WHERE ONE viewer sees black and white, another sees gray. Where one sees fear, another sees hope. Where there is an abstraction, some see raw "reality."
Of perhaps thousands of visitors who have since late September seen the black-on-white painting of the word "TERRORIST" in the Baltimore Museum of Art, a few hundred have stopped long enough to jot their reactions on cards provided by the museum.
FOR THE RECORD - A story in yesterday's Today section misstated the name of Dorothy Valakos, program specialist in the Baltimore Museum of Art's education department. The Sun regrets the error.
Near as anyone can remember, it's the first time the BMA has solicited visitor response to a particular work of art. But then, Sept. 11 has made for extraordinary times in more ways than this.
"Nobody had any idea how to deal with this, including us," says Helen Molesworth, the BMA's curator of contemporary art.
After receiving some complaints about the painting from visitors in the days after the terrorist attacks, the 8-by-5-foot work by Christopher Wool was removed from gallery display on Friday morning, Sept. 14. The next Monday and Tuesday the museum was closed. When the BMA reopened on Wednesday, Sept. 19, the painting was back up, but with a few additions.
Museum officials decided to add a wall text providing a bit of background on the painting, conveying the notion that the meanings of art works may change with time. Next to this was the sheaf of blank cards in a plastic tray, a pen and another sign inviting comment.
"One of the things art has traditionally done," says Molesworth, "is give people an opportunity to discuss ideas."
The cards were an unusual step, but still in the spirit of much of what the museum does in its contacts with visitors, says Donna Valakos, a program specialist in the education department. She says the museum's docents try to get folks talking about what they're seeing.
"Rather than a walk and gawk kind of tour," says Valakos, "we ask people to bring their own experience in looking at the work of art."
And so they have in confronting Wool's "TERRORIST." Teachers, students, artists, a Pentagon analyst, business people, retirees, artists, a nurse, a doctor, a therapist and an Army environmental official were among those who offered their thoughts.
After removing "some of the silly ones," public relations director Anne Mannix provided for perusal most of the 250 cards the museum has collected, on condition that those people who provided their names be identified only by age, profession or city where they live.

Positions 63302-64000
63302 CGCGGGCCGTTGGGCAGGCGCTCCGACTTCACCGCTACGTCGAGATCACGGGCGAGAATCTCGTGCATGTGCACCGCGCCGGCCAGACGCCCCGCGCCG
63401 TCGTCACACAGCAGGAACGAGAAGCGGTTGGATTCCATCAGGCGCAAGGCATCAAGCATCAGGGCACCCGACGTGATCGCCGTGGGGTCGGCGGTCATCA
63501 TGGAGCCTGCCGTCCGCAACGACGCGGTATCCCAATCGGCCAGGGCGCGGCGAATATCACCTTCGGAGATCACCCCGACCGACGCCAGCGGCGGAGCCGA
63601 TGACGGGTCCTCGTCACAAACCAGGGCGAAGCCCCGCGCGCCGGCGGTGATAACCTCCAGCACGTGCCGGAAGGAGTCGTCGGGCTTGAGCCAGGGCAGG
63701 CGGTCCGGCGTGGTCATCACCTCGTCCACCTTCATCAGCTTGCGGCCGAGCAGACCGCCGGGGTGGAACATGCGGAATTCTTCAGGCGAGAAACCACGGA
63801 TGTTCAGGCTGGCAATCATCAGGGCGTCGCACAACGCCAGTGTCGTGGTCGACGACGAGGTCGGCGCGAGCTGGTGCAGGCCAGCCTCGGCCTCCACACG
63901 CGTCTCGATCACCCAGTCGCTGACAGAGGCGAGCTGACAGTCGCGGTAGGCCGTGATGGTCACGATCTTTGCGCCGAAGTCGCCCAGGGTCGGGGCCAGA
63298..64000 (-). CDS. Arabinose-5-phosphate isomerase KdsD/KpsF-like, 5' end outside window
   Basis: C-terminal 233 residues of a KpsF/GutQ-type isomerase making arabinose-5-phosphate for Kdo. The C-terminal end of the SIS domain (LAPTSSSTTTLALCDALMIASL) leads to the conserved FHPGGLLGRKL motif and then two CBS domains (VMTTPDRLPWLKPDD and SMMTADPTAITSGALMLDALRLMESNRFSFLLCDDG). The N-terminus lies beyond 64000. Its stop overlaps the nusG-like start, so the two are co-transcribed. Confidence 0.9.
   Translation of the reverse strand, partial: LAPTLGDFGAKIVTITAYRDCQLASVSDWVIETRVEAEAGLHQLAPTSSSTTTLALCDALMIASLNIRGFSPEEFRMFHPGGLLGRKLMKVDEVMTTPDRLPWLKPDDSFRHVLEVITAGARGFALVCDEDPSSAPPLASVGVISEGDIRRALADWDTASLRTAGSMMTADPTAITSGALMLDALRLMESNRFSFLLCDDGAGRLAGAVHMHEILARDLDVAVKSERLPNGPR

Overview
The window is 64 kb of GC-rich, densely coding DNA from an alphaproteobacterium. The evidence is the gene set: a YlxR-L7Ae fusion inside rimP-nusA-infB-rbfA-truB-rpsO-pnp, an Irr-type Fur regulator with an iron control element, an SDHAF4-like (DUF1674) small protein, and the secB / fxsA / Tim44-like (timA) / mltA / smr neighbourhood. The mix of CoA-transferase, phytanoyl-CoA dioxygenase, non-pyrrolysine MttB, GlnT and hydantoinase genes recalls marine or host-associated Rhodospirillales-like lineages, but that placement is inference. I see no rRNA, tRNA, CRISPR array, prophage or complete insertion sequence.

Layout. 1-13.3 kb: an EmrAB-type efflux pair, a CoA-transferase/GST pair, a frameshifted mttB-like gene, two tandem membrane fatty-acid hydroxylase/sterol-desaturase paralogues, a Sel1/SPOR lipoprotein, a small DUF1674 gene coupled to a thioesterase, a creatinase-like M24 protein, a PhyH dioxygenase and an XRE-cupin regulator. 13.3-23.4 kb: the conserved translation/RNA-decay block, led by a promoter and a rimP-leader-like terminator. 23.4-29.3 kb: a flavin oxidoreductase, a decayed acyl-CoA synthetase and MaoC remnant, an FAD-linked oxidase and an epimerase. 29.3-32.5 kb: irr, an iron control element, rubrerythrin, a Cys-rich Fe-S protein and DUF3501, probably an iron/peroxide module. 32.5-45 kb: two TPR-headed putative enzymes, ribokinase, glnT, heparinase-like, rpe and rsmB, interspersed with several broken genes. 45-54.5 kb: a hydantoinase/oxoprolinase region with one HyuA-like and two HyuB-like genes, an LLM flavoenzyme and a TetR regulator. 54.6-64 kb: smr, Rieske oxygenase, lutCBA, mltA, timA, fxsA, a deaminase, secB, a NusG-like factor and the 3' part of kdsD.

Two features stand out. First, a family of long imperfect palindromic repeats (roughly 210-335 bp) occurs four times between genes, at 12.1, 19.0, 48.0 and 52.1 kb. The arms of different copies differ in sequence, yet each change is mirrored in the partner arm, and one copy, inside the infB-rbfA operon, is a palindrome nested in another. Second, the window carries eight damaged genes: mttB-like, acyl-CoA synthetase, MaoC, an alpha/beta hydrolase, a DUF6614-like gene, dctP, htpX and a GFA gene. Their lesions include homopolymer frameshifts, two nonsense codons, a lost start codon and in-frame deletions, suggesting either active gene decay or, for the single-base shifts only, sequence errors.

To read the cards is to sense that the artist has flipped a maxim on its head. One word appears to be worth a thousand pictures.
"Stark, frightening play of good vs. evil, black and white. There is no shade of gray in this battle," says a 43-year-old president of a marketing agency in Nashville, Tenn.
"The dripping paint from the word suggests the evil that seeps from inside the terrorist, making our attempt to understand them difficult. They are not black and white but shades of gray," says a Cockeysville school teacher.
"In no way should this piece of art be taken down," says a 22-year-old college student from Ft. Collins, Colo. "It reflects on the black + white reality of terrorism, the fact that there is no constructive use for destructive actions."
A registered nurse says: "A work such as this should be taken off this wall and substituted with another work not portraying this motif. This is a compliment to any terrorist activity!"
When Chicago-born painter Christopher Wool completed this piece in 1990, he was 35 and had for a few years been awash in words.
He stenciled large words in black on white backgrounds, sometimes stacking the letters in eccentric patterns. There were phrases ("CATS INBAG BAGS IN RIVER") and there were individual words. In 1989 and 1990 Wool did "COMEDIAN" and "HYPOCRITE," "INSOMNIAC" and "SPOKESMAN." There was "PRANKSTER," "PESSIMIST," "PERSUADER," "PARANOIAC."
And there was "TERRORIST," the word stacked in three rows of three letters each.
He preferred painting on aluminum, the better to convey an industrial chill. They were word pictures and pictures of words. In the 1989 to 1990 series they were invariably called "Untitled," an ironic comment considering the "title" was the "picture" and vice versa. The effect, as one critic for Artforum International has pointed out, is to hold "both seeing and reading in a persistent if ambiguous balance."
As surrealism was a field day for Freudians, Wool heaped fodder on the semiotics crowd.
He put a signifier - a word - in a pictorial context where one would ordinarily expect to find an image of the thing signified. An image, say, of a masked terrorist, not merely a linguistic abstraction that might by certain cultural conventions stand for any number of things: a man, an organization, an outlook, a particular event, a part of the world, a political conflict, sundry horrific scenes from daily news reports.